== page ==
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apricot-studies: smartstudy: Hey guys. I’m glad to be finally posting my “mental breakdown survival guide”. As you know I struggle a lot with mental health, and so I have been through a lot of breakdowns. So many that I actually dropped out of university after 3 weeks in 2016 and had to take the whole year off. Because of this, I’ve made it my mission to help others with mental health issues as much as I can, so you don’t have to go through what I’ve been through. Anyway, here is my guide. I tried to keep it general, and actually useful. If you have any questions or additions please feel free to add them. And as ever, if you want to talk to me about studying with mental illness or want to see a post on a specific topic, please feel free to message me. thank you so much for this : Saving Your Grades From A Mental Health Crisis What To Do Before, During, And After by SmartStudy.tumblr.com IF YOUR GRADES ARE IN IMMEDIATE DANGER CONTACT YOUR TEACHERS This should be the first thing you do when you realise you're in crisis. Email them, and explain your situation in short, professional terms. You do not have to include details about your condition. "I have a mental health condition" should suffice as to the nature of the issue. Tell them that you are going to arrange to see a medical professional as soon as possible, and ask what process you should go through to defer/get an extension on assessment, and if they can help you in any way. Other people you may have to contact or CC in the email (depending on your school): University High School Head of House Class Coordinator Faculty/School Admin Disability Advisor Grade Coordinator Head of Department Academic Admin Counsellor School Counsellor Student Advocate BOOK A DOCTOR/THERAPIST APPOINTMENT ASAP This will be the person who can vouch for you the most. It's best if you have seen them before and they know you. If you can't get an appointment within a few days, call them and email them (if you haven't seen them before this will not work). Make sure to check out what counselling your university or school offers. During this appointment, the priority is to make a plan to get you back on your feet. This effort will not be useful if you stay a mess. Once you've figured that out, get two things from this person. One is a medical certificate/letter stating that you have, in fact, been going through this crisis. Second is a letter that describes the nature of the crisis, what treatment you're going through, and which people to contact (psychiatrists, etc.) who can vouch for this. Note: The reason I say to get two letters is because there is still a huge stigma around mental illness, and you don't want to reveal that you've got a disorder that's highly stigmatised, only to have it come back and bite you in the ass later. Don't provide details unless it's necessary or asked for. A STUDENT KNOW YOUR RIGHTS AS Most schools and institutions will have a list of a student's rights and responsibilities online. Look them up. Know what your rights are as a student. Also look to see if there are state/national laws protecting you, or if your school is a part of a network of schools that has its own code. Some people working in schools still think mental health issues are trivial, and you never know when they're going to ignore a rule to suit themselves. Make sure you can pick on this if it happens to you. Pretty much all schools will have protection in place for students with mental illnesses and disabilities, so even if you a miss a deadline for a form or make another mistake, they should take your exceptional circumstances into account. This is where a student or disability advisor from school can help you. ottom IF YOU HAVEN'T REACHED CRISIS YET TALK TO A DOCTOR/THERAPIST/COUNSELLOR/TRUSTED ADULT If you're going through a hard time, talk to someone who can help you. Any trusted adult or professional can help you get back on your feet before it's too late, or refer you to someone who can. If it's a new issue, you'll have to see someone like a GP who can refer you to a therapist or mental health service. Talk to them about what's been happening, and say that you need help. Sometimes, even talking about the problem can help you feel better. In these situations, they can also help you figure out what you can do at school to catch up/get special help. FIGURE OUT HOW TO STUDY WHILE IN A BAD STATE Even if you're getting help, it might be some time before you're fully back on track. In these instances, try to make the best of a bad situation. Can't leave the house? Access lecture recordings and eBooks. Ask your friends to send you their notes, or ask the teacher if you can submit your homework via email, or through a friend. Have trouble concentrating? Figure out how long you can study without needing a break, and make a schedule around that. Always make sure to ask your teachers if they can help you with this. Whether it be slightly changing the requirements or conditions of a piece of assessment, or simply their understanding that you may not be able to attend perfectly, it can make a big difference with your overall marks. If they don't know you're struggling, they can't help! DON'T PUSH YOURSELF OR OVERTHINK When you realise there's an issue, it's easy to fall into panic or try to power through. Don't do this. It'll just make you more stressed and aggravate the existing problems, which will make things much worse in the long run. Though it's hard to believe sometimes, your health and mental health are more important than your grades. You can't ignore your mind when it's screaming at you that something is wrong. Listen to it, and be easy on yourself. The best way to get back to your full potential to ask for help and give yourself what you need. Take a break when you need one and practise self-care. It's more important than you might things. RECOVERING FROM A BREAKDOWN ACCEPT THAT YOU'VE BEEN THROUGH SOMETHING MAJOR Once the worst has passed, some people try to brush it off and pretend it never happened. They can feel ashamed or embarrassed about what they went through. However, there is absolutely nothing to be ashamed or embarrassed about, especially if you had a pre-existing mental health condition. Every life has ups and downs and just because yours were a bit more serious than some people's, it doesn't mean that you're weak somehow. The best thing you can do for yourself is to recognise what happened, and work to prevent it from happening again by setting up crisis plans and support networks. GET TUTORING TO CATCH UP If you've fallen behind, don't worry. There are plenty of ways to catch yourself up and get back on track. The best way is to hire a tutor. They can guide you through the work, help you understand difficult concepts, and identify the places you need more help. Yes, tutors can be expensive, but there's a way to get around this. See if there is anyone who took your class the year before who might be willing to tutor you for an hour each week for a discounted prince. Similarly, see if there are any students who can help you in exchange for something like instrument lessons. And if any of your friends are academically gifted, I'm sure they'd be able to help. If all else fails, go to office hours and any free tutoring sessions your school or university offers. Do some research, ask around, see what's there. PACE YOURSELF AND DON'T RUSH IN After a breakdown or crisis, you may be tempted to throw yourself back into your work to catch up. Don't! You'll become overwhelmed and end up back at square one. Remember, you've just been through a very difficult situation and you're not going to get better overnight. Ease yourself in. I definitely recommend starting with a reduced or part-time study load if possible. Remember that you may not be back at your full capacity just yet, and difficulties concentrating and being motivated could make things hard. By starting off slowly, you're able to get used to studying again without too much pressure. DEVELOP A ROUTINE Yes, this advice is in every piece of study advice ever, but you shouldn't develop just any routine. Develop one that allows you plenty of breaks and takes into consider any issues you may have with fatigue or focusing. If your breakdown was caused by overwork, make sure this one is easier on you. Things to include you could include in a healthy routine (but don't micromanage!): "I feel crap" time* Breaks and meals Plenty of sleep and rest "You" time (treat yo self) Time to plan for the next week Exercise (have you tried yoga? Kidding) Meditation/mindfulness Friend/family social time * Remember that the thoughts and feelings caused by mental illness are not shameful, and ignoring and forcing them down will only make them worse. If you need to lie in bed feeling miserable, do it. THINGS TO REMEMBER DON'T COMPARE YOURSELF TO OTHERS It can be easy to look at other people and see your own flaws, but it's important to try not to. Every person has different experiences and struggles, so it's not fair to yourself to look at someone without yours and think you're behind in some way. Taking longer to complete your studies isn't shameful. Making mistakes isn't shameful. Needing breaks isn't shameful. You'll get where you need to be in the end. Have patience. GRADES DON'T DEFINE YOU I spent so much of my life thinking my only worth came from my academic success. And guess what? This just led to more anxiety and depression. It's important to realise that things like grades, class rankings, GPAS, and "intelligence" aren't that important. Who you are and what you do is far more important than these arbitrary labels. THERE IS A STIGMA, SO BE PREPARED It's an unfortunate reality, but there is still a stigma against mental health issues and there is a chance it might affect your experiences while dealing with administrative staff and teachers. There have been stories about people telling their people supposed to be guiding them that they have mental health issues, and being dismissed because "it's a girl issue" or "it's all in their head". Be prepared in case this happens to you. Remind people that it's a medical condition and that you can get proof from medical professionals if need be. Plus, there is probably something in your school's policies or even the law that protects you when you have a mental illness. Remember that just because people are ignorant, that doesn't mean your issue is not 100% real and important. Don't let these people make you feel worse. YOU CAN DO THIS In our darkest moments, it can be hard to believe that we're capable of immense strength, but I promise you we are. Whatever obstacle is in your path right now - even if it's your brain chemistry - you are going to get through this. You've made it through every worst day you've had so far. You've made it through the dark and scary moments, and you've come out the other end stronger and wiser. Remember that you are strong, and even when you don't feel like it, there is always support available to help you realise that strength again. tmblimteom apricot-studies: smartstudy: Hey guys. I’m glad to be finally posting my “mental breakdown survival guide”. As you know I struggle a lot with mental health, and so I have been through a lot of breakdowns. So many that I actually dropped out of university after 3 weeks in 2016 and had to take the whole year off. Because of this, I’ve made it my mission to help others with mental health issues as much as I can, so you don’t have to go through what I’ve been through. Anyway, here is my guide. I tried to keep it general, and actually useful. If you have any questions or additions please feel free to add them. And as ever, if you want to talk to me about studying with mental illness or want to see a post on a specific topic, please feel free to message me. thank you so much for this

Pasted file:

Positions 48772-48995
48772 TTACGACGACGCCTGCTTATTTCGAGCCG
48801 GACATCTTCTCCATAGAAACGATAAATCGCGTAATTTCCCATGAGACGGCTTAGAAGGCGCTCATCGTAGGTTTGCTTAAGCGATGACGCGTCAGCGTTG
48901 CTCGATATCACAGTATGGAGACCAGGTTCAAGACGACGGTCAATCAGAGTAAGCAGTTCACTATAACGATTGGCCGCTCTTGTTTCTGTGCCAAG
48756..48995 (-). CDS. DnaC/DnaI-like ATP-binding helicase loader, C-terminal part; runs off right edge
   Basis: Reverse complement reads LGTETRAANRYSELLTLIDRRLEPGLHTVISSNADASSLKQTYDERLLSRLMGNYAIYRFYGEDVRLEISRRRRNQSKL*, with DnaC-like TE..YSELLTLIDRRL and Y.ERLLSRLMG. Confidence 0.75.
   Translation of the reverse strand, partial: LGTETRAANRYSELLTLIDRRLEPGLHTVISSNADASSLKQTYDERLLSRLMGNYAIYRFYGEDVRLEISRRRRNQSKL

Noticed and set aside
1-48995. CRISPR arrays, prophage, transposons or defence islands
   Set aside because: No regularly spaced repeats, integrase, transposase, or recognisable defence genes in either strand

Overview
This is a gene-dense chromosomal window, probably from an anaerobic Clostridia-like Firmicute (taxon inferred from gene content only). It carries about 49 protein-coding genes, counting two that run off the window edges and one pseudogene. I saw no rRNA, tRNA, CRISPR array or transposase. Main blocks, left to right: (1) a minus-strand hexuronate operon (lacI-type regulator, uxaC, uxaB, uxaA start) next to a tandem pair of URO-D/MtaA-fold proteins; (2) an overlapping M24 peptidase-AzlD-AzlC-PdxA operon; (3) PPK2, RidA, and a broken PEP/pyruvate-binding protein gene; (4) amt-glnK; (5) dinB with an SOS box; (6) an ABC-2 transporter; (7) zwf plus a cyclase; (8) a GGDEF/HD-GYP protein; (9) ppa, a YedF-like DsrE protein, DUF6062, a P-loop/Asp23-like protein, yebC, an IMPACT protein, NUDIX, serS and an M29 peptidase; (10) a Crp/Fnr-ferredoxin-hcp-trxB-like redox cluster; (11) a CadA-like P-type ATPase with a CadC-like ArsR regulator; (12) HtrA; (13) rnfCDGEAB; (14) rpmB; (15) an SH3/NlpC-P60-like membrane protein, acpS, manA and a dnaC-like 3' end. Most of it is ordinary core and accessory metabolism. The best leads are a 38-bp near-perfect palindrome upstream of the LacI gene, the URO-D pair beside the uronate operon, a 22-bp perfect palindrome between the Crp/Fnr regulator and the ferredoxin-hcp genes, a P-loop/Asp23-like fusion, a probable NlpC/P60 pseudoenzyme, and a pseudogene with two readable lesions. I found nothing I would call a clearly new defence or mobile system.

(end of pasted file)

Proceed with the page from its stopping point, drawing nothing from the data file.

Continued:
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iopele: queerspeculativefiction: heidiblack: pillowswithboners: luchagcaileag: This isn’t because Burger King is nicer in Denmark. It’s the law, and the US is actually the only so-called “developed” country that doesn’t mandate jobs provide a minimum amount of paid vacation, sick leave, or both. kinda debunks that claim that they can’t afford to pay their workers those sort of wages and still make a profit Its corporate greed, plain and simple. It is the same in Sweden. It is so funny every time an american company opens up offices here and then tries to do it the american way and all the unions go “I don’t think so”. Like when Toys ‘r Us opened in sweden 1995. They refused to sign on to the union deals that govern such things as pay/pension and vacation in Sweden. Most of our rights are not mandated by law (we don’t have a minimum wage for example) but are made in voluntary agreements between the unions and the companies. But they refused, saying that they had never negotiated with any unions anywhere else in the world and weren’t planning to do it in Sweden either.  Of course a lot of people thought it was useless fighting against an international giant, but Handels (the store worker’s union) said that they could not budge, because that might mean that the whole Swedish model might crumble. So they went on strike in the three stores that the company had opened so far. Cue a shitstorm from the press, and from right wing politicians. But the members were all for it, and other unions started doing sympathy actions. The teamsters refused to deliver goods to their stores, the financial unions blockaded all economical transactions regarding Toys ‘r Us and the strike got strong international support as well, especially in the US. In the end, Toys ‘r Us caved in, signed the union deal, and thus their employees got the same treatment as Swedish store workers everywhere. The right to be treated as bloody human beings and not disposable cogs in a machine. and that story right there? is exactly why Republicans in the US work so hard to bust unions. it’s because unionizing WORKS and they’re terrified of workers actually having some power. : Burger King Worker DENMARK UNITED STATES S20 an hour 5Weeks paid vacation Pension Plarn Doesn't have to struggle to get by. $9an hour No paid vacation No Pension Plan Has to choose between buying food or clothes. fightfor15.org fb.com/fightfor151@fightfor15 iopele: queerspeculativefiction: heidiblack: pillowswithboners: luchagcaileag: This isn’t because Burger King is nicer in Denmark. It’s the law, and the US is actually the only so-called “developed” country that doesn’t mandate jobs provide a minimum amount of paid vacation, sick leave, or both. kinda debunks that claim that they can’t afford to pay their workers those sort of wages and still make a profit Its corporate greed, plain and simple. It is the same in Sweden. It is so funny every time an american company opens up offices here and then tries to do it the american way and all the unions go “I don’t think so”. Like when Toys ‘r Us opened in sweden 1995. They refused to sign on to the union deals that govern such things as pay/pension and vacation in Sweden. Most of our rights are not mandated by law (we don’t have a minimum wage for example) but are made in voluntary agreements between the unions and the companies. But they refused, saying that they had never negotiated with any unions anywhere else in the world and weren’t planning to do it in Sweden either.  Of course a lot of people thought it was useless fighting against an international giant, but Handels (the store worker’s union) said that they could not budge, because that might mean that the whole Swedish model might crumble. So they went on strike in the three stores that the company had opened so far. Cue a shitstorm from the press, and from right wing politicians. But the members were all for it, and other unions started doing sympathy actions. The teamsters refused to deliver goods to their stores, the financial unions blockaded all economical transactions regarding Toys ‘r Us and the strike got strong international support as well, especially in the US. In the end, Toys ‘r Us caved in, signed the union deal, and thus their employees got the same treatment as Swedish store workers everywhere. The right to be treated as bloody human beings and not disposable cogs in a machine. and that story right there? is exactly why Republicans in the US work so hard to bust unions. it’s because unionizing WORKS and they’re terrified of workers actually having some power.
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: votgs lady-feral "The ceramics teacher announced on opening day that he was dividing the class into two groups. All those on the left side of the studio, he said, would be graded solely on the quantity of work they produced, all those on the right solely on its quality. His procedure was simple: on the final day of class he would bring in his bathroom scales and weigh the work of the "quantity" group: 50 pounds of pots rated an "A", 40 pounds a "B", and so on Those being graded on "quality", however, needed to produce only one pot albeit a perfect one to get an "A" Well, came grading time and a curious fact emerged: the works of highest quality were all produced by the group being graded for quantity It seems that while the "quantity" group was busily churning out piles of work-and learning from their mistakes the "quality" group had sat theorizing about perfection, and in the end had little more to show for their efforts than grandiose theories and a pile of dead clay." Art and Fear- David Bayles and Ted Orland (via qweety) Perfection is intimidating. I think most artists blocks come from the fear of creating something imperfect. (via buttastic) putting it even more simply: just make shit. eventually itl be good shit. maybe most of it will just be shit but you can't make good shit if you're not making a lot of shit. GET EXCITED AND MAKE THINGS. (via aintgotnoladytronblues) Kind of important. Ive spent way too much of my life thinking about the perfect things I could make without actually making the damned things. 26,336 notes